David thinks I might be
getting carried away with the scissors.
"It doesn't have to be molecularized,"
he says ... his voice a mixture of amusement and concern. He is less
worried about me veering into off into obsessive-compulsive territory,
I think, than he is with the whole
emotional-female-holding-a-sharp-implement thing. (I notice that he's
remaining pretty firmly entrenched over there on *his* side of the bed,
as I'm cutting.)
"I'm having fun," I
reply. And I give the credit card another satisfying snip.
I've never cut up a
card before. At least, I've never cut up a still-active credit card
before. I've cut up expired cards, and cards with my old married name
on them, and cards from companies that have moved on to that Great
Trendy Overpriced Marketplace in the Sky. Last year I accidentally cut
up a brand-new Mervyn's California card before the ink was even dry on
the signature block: I'd inadvertently confused it with the expired
card it was supposed to be replacing. But this is the first time I've
ever sat down, of my own volition, and voluntarily taken a pair of
shears to a credit card that was still registering a pulse.
It feels good.
In fact, I'd say it
AMAZINGLY good, especially when you consider that this was my very
first credit card ever. Actually, this is a direct descendent
of my very first credit card. The original card expired a year after I
got it, and has been replaced two or three times since. But
was my first credit card account
-- something I considered
nothing less than a miracle
time -- and for that reason alone you'd think there would be some
residual emotional attachment here, as I reduce the card now to a pile
of plastic confetti. This is the card that funded my wedding. This card
has flown me and assorted loved ones back and forth between TicTac and
California at least a dozen times. This card has seen me through the
past three Christmases ... the last ten or twenty Critically Important
Birthdays ... gods know how many Tot emergencies and computer
emergencies and First Day on the New Job wardrobe emergencies. I should
be feeling sad here, shouldn't I? Or at least ever-so-slightly
sentimental? But I don't. Mostly what I feel is a lovely calm sense of
empowerment, flowing through my veins like liquid determination.
should have done this two
years ago is what I'm thinking
as I snip.
It's like every other
dysfunctional non-David relationship I've ever been involved in. In the
beginning it was all sweet-talk and flattery and impossible promises
made on both sides. I was so stoopidly grateful for the attention that
I ignored all the warning signs. Even when things started going sour --
and they didn't start going sour right away: that happened gradually,
over the course of years -- I still didn't immediately understand that
I'd aligned myself with the devil until I was in so deep there didn't
seem any way out. I didn't see the balance of power shifting until it
was too late. Towards the end of the relationship, we weren't even
speaking to each other. Once a month we would do our business, quickly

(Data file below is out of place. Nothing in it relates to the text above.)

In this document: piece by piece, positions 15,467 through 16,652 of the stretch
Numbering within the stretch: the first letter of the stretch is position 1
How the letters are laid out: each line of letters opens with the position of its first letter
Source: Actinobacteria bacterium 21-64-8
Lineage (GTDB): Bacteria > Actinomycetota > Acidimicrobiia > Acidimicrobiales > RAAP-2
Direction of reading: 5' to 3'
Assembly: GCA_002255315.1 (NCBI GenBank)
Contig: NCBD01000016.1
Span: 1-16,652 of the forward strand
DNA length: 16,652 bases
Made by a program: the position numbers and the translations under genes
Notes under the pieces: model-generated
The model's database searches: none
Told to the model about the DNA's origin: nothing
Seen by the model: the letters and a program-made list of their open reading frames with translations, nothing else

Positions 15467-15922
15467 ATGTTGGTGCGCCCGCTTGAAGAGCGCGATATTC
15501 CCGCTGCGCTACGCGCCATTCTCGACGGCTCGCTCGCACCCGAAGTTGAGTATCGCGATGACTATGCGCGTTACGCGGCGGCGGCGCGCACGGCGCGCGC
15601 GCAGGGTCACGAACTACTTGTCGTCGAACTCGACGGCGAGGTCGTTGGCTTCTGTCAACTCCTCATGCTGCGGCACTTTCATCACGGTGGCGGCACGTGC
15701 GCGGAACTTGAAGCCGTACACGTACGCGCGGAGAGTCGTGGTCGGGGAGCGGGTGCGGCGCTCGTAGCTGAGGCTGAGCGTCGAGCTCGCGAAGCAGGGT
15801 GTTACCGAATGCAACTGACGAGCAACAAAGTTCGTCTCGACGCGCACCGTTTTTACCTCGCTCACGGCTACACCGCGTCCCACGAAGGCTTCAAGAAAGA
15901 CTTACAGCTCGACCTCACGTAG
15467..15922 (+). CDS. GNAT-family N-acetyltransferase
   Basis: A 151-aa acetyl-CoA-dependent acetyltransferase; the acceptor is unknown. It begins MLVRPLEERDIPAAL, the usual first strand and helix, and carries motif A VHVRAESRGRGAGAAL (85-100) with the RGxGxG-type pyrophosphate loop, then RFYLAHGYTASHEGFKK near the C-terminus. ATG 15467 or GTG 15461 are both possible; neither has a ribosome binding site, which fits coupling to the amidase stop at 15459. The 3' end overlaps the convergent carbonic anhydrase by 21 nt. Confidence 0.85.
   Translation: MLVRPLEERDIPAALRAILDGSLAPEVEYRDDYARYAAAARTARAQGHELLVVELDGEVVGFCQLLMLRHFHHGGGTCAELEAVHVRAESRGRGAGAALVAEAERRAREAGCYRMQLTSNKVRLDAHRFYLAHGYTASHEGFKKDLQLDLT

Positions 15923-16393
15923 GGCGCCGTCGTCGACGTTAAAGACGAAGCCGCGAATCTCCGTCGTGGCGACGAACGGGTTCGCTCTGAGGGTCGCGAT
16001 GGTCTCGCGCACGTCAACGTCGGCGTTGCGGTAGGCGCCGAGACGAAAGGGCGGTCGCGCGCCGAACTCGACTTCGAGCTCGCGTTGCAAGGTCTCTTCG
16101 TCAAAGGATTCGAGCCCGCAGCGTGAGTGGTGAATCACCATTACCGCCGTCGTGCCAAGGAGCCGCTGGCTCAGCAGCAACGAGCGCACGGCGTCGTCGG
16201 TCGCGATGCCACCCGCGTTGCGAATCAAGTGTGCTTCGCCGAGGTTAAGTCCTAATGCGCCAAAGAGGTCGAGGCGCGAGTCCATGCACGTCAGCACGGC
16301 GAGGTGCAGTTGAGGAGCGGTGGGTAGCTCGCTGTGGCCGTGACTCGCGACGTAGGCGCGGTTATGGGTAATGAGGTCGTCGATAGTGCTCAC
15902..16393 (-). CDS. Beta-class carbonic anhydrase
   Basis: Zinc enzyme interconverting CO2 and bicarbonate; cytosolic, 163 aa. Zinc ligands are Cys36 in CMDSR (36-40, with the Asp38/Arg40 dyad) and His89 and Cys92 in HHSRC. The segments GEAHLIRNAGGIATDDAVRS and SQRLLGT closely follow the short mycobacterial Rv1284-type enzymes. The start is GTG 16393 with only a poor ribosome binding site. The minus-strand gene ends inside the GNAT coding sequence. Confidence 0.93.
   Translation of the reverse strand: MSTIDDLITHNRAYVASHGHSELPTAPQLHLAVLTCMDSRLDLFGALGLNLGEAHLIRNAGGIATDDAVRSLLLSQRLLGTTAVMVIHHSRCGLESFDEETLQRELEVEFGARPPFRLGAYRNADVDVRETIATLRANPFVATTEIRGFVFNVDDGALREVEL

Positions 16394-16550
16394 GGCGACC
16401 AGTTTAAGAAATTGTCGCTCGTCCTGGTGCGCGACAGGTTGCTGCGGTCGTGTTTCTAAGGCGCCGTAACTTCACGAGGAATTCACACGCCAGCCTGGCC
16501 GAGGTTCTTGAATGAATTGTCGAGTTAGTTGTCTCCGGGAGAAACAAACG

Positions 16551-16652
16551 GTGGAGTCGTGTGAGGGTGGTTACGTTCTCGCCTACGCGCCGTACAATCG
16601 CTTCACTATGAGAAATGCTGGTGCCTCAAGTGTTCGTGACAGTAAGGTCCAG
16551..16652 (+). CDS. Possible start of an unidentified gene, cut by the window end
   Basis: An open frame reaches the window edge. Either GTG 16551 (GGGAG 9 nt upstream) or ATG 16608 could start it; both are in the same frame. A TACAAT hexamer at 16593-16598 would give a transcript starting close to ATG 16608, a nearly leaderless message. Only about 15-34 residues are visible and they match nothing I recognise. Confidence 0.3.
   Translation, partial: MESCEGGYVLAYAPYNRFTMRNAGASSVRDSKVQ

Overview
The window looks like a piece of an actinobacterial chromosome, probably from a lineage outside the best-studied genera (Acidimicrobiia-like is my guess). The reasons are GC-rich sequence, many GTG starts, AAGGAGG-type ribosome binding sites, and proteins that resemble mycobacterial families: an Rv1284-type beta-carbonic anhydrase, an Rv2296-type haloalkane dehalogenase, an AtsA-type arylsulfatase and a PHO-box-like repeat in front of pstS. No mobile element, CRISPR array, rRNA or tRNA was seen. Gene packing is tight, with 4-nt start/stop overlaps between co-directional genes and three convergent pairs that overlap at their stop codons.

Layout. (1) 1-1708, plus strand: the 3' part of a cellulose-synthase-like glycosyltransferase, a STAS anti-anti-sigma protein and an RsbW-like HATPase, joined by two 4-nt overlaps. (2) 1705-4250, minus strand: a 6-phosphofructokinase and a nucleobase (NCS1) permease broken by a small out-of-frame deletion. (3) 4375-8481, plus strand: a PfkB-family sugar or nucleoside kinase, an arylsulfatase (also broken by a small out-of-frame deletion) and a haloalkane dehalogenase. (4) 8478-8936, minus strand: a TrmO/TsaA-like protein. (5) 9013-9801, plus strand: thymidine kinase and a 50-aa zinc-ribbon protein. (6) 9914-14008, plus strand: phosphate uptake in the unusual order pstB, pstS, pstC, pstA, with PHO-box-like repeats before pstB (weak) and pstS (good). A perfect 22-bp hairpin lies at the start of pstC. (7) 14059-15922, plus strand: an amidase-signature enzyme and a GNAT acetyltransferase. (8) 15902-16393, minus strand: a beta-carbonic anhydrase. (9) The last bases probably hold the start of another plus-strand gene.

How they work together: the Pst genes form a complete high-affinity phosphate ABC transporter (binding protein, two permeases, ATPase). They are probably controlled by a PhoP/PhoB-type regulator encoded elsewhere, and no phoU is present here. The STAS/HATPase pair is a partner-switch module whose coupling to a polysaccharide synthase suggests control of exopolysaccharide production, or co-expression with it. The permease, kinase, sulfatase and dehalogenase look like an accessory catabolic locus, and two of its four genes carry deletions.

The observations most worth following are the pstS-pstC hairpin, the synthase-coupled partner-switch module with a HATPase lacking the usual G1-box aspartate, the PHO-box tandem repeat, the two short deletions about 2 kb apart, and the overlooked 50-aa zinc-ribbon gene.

and dispassionately, and then we would go right back to ignoring each
other for the rest of the month.
It was sort of like my
"I guess that's probably
enough," I say to David, giving the card one last snip,
through the stoopid little Providian logo. I haven't even used the card
in over a year: this overdue snipping is purely ceremonial at this
point. Sometime in the next week or two, I am going to be officially
closing this ridiculous excuse for a credit card account, once and for
all. It's taken me months of financial and emotional maneuvering to get
to this point -- it's going to cost me an arm and a leg and another arm
to end the relationship -- but it'll be worth it, in terms of debt
relief alone. I've got another credit card company now: one that treats
me well ... one that doesn't change the rules in mid-relationship, just
for fun ... one that doesn't entice and overload me with more of a
credit line than I can handle.
(One that doesn't
charge me 29 fudking per cent interest.)
Satisfied that the
too microscopic for even the most skilled dumpster-diving identity
thief to reassemble, I scoop up the whole mess and head into the next
room. For a long moment I stand there and look at the little puddle of
cut-up credit card pieces in my hand: thinking about how much my life
has changed in the past three years, and about how much I've learned
about money in general (and credit cards in particular), and about how
much smarter and better and more efficient I'm going to be about these
things, from now on. And with that, I sprinkle the pieces of credit
card into the swirling water, ceremoniously, like the ashes of a former
loved one distributed over a tidal pool. And with that I reach out and
grasp the handle firmly, give it a quick decisive tug ...
... and bury my credit
Ohh. the storm of protest this entry
created! But I learned a lesson, and I have never EVER flushed a
decimated credit card down the toilet, not even once in the years since
this was written.
throw a rock?